For more than 300 years, estates in the UK have faced some sort of tax. Modern Inheritance Tax (IHT) dates back to 1894 when the government introduced a death duty in an attempt to pay off a £4 million deficit.
The latest figures show that IHT raised £5.2 billion for the Treasury in the 2019/20 tax year, with just under 4% of UK deaths resulting in a tax charge.
In the coming years, it’s expected that more and more people will be affected by IHT. Rising property prices coupled with a five-year freeze in the threshold for paying IHT mean more and more estates are likely to exceed the IHT nil-rate band.
Thankfully, good planning means that there are many ways to mitigate a potential IHT bill on your death. However, the rules are complex – as almost 2,000 people have recently found in an HMRC crackdown that is set to see individuals pay £600 million in tax. Read on to find out more.
Making an “outright” gift can avoid tax issues
One of the most common ways that you can reduce the value of your estate for IHT purposes is by making gifts. Typically, any gift you make will fall outside your estate provided that you live for seven years after making the gift. This is the “seven-year rule”.
However, if you want a gift to be exempt from IHT, you can’t continue to benefit from the asset in any way. If you do, the gift will be deemed a “gift with reservation of benefit”. No IHT exemption will apply, and the gift will be counted as part of your estate on death.
Examples of such gifts might include:
- You gift a property, but you want to carry on living in it
- You give away money to your children as a loan note so you can retain control in case your children later divorce and you want to avoid in-laws taking family money
- You give away shares in a family company but continue to drive a company car
- You gift a holiday home but continue to use it for free.
It’s important to note that, in the example of property, you can gift property, continue to live in it, and it will fall out of your estate for IHT if you survive for seven years. However, you must pay rent at market rates and not a token subsidised amount while you’re living in the property.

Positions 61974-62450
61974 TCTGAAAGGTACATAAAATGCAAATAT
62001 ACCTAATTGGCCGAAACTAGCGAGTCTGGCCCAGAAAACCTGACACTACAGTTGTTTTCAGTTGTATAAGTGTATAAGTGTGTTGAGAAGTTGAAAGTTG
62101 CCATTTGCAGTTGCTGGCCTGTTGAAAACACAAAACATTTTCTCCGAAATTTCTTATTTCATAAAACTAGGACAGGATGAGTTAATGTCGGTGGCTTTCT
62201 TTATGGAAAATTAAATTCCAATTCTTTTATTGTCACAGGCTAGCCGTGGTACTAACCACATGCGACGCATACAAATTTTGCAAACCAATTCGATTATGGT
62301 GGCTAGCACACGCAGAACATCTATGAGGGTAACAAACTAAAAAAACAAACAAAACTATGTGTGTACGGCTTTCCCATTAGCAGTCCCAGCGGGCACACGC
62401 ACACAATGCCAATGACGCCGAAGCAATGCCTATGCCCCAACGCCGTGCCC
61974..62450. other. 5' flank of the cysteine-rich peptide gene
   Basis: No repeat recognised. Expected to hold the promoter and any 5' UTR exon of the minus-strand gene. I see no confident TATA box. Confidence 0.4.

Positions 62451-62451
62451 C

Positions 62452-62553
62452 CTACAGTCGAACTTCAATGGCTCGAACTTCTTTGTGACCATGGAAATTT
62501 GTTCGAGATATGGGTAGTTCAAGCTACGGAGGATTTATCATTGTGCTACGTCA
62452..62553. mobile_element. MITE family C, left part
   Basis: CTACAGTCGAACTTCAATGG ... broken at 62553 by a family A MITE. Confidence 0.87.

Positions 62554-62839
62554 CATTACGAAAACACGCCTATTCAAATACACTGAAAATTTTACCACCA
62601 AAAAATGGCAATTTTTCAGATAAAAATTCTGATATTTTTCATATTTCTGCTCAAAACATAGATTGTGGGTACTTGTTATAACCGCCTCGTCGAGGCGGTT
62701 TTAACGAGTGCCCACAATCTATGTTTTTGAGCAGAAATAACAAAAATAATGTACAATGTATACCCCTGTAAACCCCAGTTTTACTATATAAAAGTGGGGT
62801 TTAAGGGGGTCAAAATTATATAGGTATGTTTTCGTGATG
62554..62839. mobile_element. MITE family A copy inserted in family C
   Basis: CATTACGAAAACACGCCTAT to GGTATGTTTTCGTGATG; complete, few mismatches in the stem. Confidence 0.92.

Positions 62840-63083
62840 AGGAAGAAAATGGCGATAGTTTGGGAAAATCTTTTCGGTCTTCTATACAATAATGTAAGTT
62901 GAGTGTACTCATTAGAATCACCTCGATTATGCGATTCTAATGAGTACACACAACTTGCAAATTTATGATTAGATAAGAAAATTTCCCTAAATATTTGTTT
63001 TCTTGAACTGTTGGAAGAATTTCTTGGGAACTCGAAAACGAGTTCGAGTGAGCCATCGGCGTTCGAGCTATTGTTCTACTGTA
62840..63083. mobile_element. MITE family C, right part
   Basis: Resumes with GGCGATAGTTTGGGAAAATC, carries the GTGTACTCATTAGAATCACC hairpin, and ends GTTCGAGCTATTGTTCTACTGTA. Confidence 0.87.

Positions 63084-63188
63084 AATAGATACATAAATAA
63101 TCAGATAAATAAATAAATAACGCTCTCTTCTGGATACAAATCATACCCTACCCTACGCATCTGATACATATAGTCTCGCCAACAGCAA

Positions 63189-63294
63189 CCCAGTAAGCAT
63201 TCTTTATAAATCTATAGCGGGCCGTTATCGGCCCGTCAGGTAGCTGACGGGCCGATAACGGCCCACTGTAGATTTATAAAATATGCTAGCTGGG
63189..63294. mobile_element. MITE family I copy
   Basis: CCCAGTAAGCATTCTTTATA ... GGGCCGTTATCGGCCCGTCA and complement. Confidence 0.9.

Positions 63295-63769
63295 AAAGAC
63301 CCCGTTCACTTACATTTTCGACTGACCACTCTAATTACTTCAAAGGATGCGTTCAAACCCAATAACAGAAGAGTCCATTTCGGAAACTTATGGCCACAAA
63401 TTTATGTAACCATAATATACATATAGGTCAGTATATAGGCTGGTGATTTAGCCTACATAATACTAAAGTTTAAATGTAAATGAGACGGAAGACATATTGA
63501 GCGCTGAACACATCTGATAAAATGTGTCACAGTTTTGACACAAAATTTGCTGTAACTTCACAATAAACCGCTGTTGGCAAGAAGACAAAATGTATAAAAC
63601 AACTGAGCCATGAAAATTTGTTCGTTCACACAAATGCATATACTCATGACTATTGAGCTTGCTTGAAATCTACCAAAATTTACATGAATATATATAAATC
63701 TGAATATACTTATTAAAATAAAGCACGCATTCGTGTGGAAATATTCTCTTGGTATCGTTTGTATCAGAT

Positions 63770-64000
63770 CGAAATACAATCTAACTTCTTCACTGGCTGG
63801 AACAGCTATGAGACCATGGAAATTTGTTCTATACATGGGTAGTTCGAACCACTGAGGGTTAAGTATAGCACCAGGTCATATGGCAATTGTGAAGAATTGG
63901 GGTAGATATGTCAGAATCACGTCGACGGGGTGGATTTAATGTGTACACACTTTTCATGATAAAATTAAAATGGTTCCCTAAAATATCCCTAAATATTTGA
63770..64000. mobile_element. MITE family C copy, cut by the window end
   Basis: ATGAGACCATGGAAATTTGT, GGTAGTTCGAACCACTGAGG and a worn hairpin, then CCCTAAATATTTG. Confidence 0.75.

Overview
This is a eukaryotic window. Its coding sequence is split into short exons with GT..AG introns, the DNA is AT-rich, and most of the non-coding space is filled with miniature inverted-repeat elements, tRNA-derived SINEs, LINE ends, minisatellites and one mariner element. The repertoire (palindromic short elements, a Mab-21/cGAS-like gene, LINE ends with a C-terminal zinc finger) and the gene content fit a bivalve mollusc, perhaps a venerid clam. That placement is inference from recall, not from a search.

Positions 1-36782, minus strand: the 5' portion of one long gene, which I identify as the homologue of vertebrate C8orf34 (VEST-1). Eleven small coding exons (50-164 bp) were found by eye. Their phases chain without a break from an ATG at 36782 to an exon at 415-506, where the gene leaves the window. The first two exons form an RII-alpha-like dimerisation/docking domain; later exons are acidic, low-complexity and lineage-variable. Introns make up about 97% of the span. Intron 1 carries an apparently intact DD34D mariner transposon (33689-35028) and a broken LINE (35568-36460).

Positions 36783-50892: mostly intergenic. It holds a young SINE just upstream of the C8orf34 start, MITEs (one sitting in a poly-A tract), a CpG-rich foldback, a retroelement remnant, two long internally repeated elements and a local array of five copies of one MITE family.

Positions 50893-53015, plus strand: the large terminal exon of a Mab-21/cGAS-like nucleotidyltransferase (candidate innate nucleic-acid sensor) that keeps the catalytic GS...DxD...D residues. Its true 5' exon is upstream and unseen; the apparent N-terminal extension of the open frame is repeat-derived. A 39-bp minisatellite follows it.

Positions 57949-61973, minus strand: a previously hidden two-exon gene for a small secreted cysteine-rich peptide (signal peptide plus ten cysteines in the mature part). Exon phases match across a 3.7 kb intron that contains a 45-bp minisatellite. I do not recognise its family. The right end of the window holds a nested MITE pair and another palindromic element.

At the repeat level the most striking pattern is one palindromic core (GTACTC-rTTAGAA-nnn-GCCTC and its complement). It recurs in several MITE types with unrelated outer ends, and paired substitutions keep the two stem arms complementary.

HMRC cracks down on more than £600 million of gifts
A recent report from the Telegraph has found that almost 2,000 people who made more than £600 million in gifts have been deemed ineligible for tax relief.
HM Revenue & Customs (HMRC) have investigated thousands of cases and have decided to levy a tax charge on 1,830 estates. This is where HMRC have discovered that the individuals who made these gifts continued to benefit from the assets given away. Gifts worth £624 million have been caught since 2016.
The newspaper reports that the true figures “are likely to be much higher, as death duty returns can take months or even years to be settled”.
Almost three quarters of these gifts related to property. Almost 13% related to cash transactions, gifts of shares and other securities made up a further 8%, and the remainder were classed as “other assets”.
Good advice can help you to avoid tax issues
While you may think that simply giving away assets solves a potential IHT problem, the complex rules mean that taking advice can help you to avoid costly mistakes.
Using the example of property, gifting a home more then seven years before your death might seem like a straightforward way to reduce the value of your estate.
However, as we have seen, unless you pay a market rent on the property until the day you die, the exemption may not be available. This monthly commitment could have a serious impact on your cashflow.
Also, any rent you pay gives rise to an Income Tax bill for the person you gifted the property to. They will also have to pay Capital Gains Tax, assuming they already own their own home, when you later die, and the property is sold.
Working with a financial planner can help you to plan your estate in a tax-efficient way. This might include:
- Making the most of your annual IHT gifting exemptions. Each individual can gift up to £3,000 in the 2021/22 tax year and make unlimited small gifts of up to £250
- Leaving a legacy to charity. The Telegraph report that tax-free gifts to charities have increased by 61% – these gifts fall outside your estate and, if you leave more than 10% of your estate to charity, any applicable IHT will be paid at 36% rather than 40%
- Creating trusts to manage the transfer of wealth to future generations
- Increasing your spending so you can enjoy your life.
If HMRC find any discrepancies in your planning, it is the executor of your will that could be hit with an unexpected tax bill. So, if you want to ensure you pass more of your wealth to your loved ones and not HMRC, good advice is key.
To find out how we can help you, email firstname.lastname@example.org or call us on 01189 876655.
The Financial Conduct Authority does not regulate estate planning, tax planning or will writing.
This article is for information only. Please do not act based on anything you might read in this article. All contents are based on our understanding of HMRC legislation, which is subject to change.